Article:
“Very well, except the service man hasn’t arrived to fix the heater,” Rose said. “It’s gas and I’m really concerned about the safety if—” She broke off. “Oh, hello,” she said, her voice a bit breathless. “Can I help you?”

“I wondered if you could use two more hands,” Michael said.


Surprised, Bella whipped around and kicked over her paint can. “Oh, no.” She bent down to right it, but he caught it first. Her face mere inches from his, she felt her heart race.

He gave a half grin that made her stomach dip. “I didn’t know you were planning on painting the floor.”

She scowled. “It’s your fault. You surprised me. I was sure you weren’t coming. What made you?” Realization hit her and she answered for him. “The dare.”

“I don’t accept every dare. It depends on the source and actual dare.”

“Well, I feel honored,” she said and picked up an extra brush and put it in his hand. “Rose, this is Michael Medici. Rose’s son takes part in the center’s activities,” Bella said.

“Good to meet you,” he said.

Rose’s eyes were wide with admiration. “Good to meet you, Mr. Medici. I’m so grateful for your help. Excuse me while I check on my son.”

“I’m thrilled for you to finish the edging,” Bella said, wondering how he would respond to the not-so-desirable task.

He glanced around the room and shrugged. “Should be cake.”

Surprised again, she watched him begin and noticed he worked with speed and ease. “When did you get your painting experience?”

“Painted the entire group home twice. Once while I lived there as a teenager and once after I left. Nobody else wanted to edge, so I took that job.”

“And became an expert,” she said, envying his skill. “You can do it freehand.”

“Part of my philosophy. If you’re going to do something, be the best at it.”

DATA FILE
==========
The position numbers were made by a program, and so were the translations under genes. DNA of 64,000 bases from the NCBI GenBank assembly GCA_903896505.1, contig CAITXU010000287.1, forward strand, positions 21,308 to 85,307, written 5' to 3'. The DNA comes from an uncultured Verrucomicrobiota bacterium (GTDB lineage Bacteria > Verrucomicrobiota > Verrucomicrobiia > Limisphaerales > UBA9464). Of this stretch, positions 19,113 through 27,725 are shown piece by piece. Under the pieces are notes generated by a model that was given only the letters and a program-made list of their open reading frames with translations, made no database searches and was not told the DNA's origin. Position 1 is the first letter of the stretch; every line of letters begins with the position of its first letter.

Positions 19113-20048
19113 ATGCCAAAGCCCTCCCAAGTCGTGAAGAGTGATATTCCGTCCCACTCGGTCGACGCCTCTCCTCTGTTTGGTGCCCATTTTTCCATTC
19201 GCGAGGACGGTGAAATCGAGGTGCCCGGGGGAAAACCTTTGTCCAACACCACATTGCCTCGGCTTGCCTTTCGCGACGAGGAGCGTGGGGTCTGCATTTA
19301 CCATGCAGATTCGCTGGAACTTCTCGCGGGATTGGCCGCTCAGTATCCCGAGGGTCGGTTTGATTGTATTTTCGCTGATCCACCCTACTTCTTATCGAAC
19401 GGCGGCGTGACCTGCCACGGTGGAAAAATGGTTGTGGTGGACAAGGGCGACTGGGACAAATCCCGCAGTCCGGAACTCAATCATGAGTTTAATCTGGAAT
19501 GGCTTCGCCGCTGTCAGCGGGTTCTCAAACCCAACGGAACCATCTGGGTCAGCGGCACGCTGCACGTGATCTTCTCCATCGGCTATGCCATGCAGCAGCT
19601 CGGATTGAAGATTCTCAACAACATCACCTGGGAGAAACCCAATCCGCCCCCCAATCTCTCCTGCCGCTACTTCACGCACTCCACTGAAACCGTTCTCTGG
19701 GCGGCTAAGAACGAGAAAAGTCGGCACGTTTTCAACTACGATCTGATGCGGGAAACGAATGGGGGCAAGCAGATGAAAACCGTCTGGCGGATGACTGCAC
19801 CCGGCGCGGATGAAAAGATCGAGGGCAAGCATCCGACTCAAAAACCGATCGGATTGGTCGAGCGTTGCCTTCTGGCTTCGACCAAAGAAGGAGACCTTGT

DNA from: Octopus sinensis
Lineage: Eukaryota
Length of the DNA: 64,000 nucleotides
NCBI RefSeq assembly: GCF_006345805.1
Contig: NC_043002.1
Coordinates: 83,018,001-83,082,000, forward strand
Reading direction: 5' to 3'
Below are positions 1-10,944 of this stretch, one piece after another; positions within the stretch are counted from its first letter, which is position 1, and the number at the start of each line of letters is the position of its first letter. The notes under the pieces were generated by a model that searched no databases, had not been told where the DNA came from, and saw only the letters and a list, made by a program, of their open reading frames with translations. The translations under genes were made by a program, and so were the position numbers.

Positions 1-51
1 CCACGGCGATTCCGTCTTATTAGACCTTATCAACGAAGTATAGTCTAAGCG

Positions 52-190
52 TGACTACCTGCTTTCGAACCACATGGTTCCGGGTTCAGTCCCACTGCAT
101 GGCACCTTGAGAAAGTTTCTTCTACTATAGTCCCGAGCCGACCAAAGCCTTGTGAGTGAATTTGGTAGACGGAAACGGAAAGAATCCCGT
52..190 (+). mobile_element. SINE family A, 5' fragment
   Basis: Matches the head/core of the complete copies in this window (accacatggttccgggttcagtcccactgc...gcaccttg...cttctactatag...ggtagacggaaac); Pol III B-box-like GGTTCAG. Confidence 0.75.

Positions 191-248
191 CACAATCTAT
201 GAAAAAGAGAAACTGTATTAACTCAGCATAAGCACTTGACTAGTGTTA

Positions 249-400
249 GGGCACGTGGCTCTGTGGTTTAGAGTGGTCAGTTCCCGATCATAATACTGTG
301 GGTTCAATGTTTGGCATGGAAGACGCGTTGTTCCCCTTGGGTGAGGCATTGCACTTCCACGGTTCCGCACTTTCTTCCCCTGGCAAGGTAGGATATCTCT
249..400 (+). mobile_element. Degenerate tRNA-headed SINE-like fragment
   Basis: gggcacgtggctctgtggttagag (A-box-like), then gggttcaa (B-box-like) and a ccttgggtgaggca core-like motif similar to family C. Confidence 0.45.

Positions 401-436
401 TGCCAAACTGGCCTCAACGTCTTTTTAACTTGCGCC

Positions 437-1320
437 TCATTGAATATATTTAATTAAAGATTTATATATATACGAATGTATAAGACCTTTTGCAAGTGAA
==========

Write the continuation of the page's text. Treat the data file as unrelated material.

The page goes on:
She should have expected that. His competitiveness was born not only from the need to survive, but from his determination to thrive. She still wondered though, why had he accepted her dare? Was there a secret tenderness underneath his hard, cynical exterior? Or was she just dreaming? She felt a hot rush of embarrassment. Why was she dreaming?

“Do you want anything to eat or—” A loud explosion rocked the building. “What was that?” She ran toward the door.


Michael snagged her hand. “Whoa, there,” he said. “You need to get out of here and dial 911.”

“I can’t leave. What about the rest of the volunteers?”

“I’ll work on that,” he said and glanced down the hallway. “Smoke’s coming from the back of the building. We don’t have time to waste. Get out.”

“But—”

He turned and looked her straight in the eye. “Do I need to carry you out? Because I will.”

“No, but—”

“No buts,” he said. “Get out and make the call.”

Frustrated and afraid, Bella saw the rock-hard expression on his face and knew further protests were futile. She ran from the house, checking rooms for volunteers on her way to the door, but it appeared that most people had already left. Punching the numbers for help on her cell phone, she looked at the center and watched in horror as flames shot out of the back of the building.

Less than a moment later, a man pulled Rose out the front door. “My baby,” she cried. “My baby. He’s still in there.”

A knot of dread formed in the back of Bella’s throat. “Oh, no,” she said, reaching out to Rose and taking the sobbing woman into her arms.

Sirens shrieked in the distance. Bella glanced toward the building. Where was Michael?

“I have to go back,” Rose said. “I can’t lose him.”

“You can’t,” Bella said, wishing she could go in and look for the boy. “You need to be waiting for him when he comes out.”

Rose looked at her with tear-stained eyes. “But what if he doesn’t come out? It was so smoky in there. I could hardly breathe.”

A slice of fear for Michael’s safety cut through her. Why was he still in there? The sirens grew louder as the first red truck pulled in front of the center. Another explosion roared from the back of the house. The volunteers standing outside yelled “No!”

Bella felt her stomach dip to her feet. What if Michael—

Smoke billowed through the front door as the firemen opened it. Michael, coughing hard, stepped outside with a small child in his arms. His T-shirt covered with soot, he quickly stepped away from the building. A medic raced toward him.

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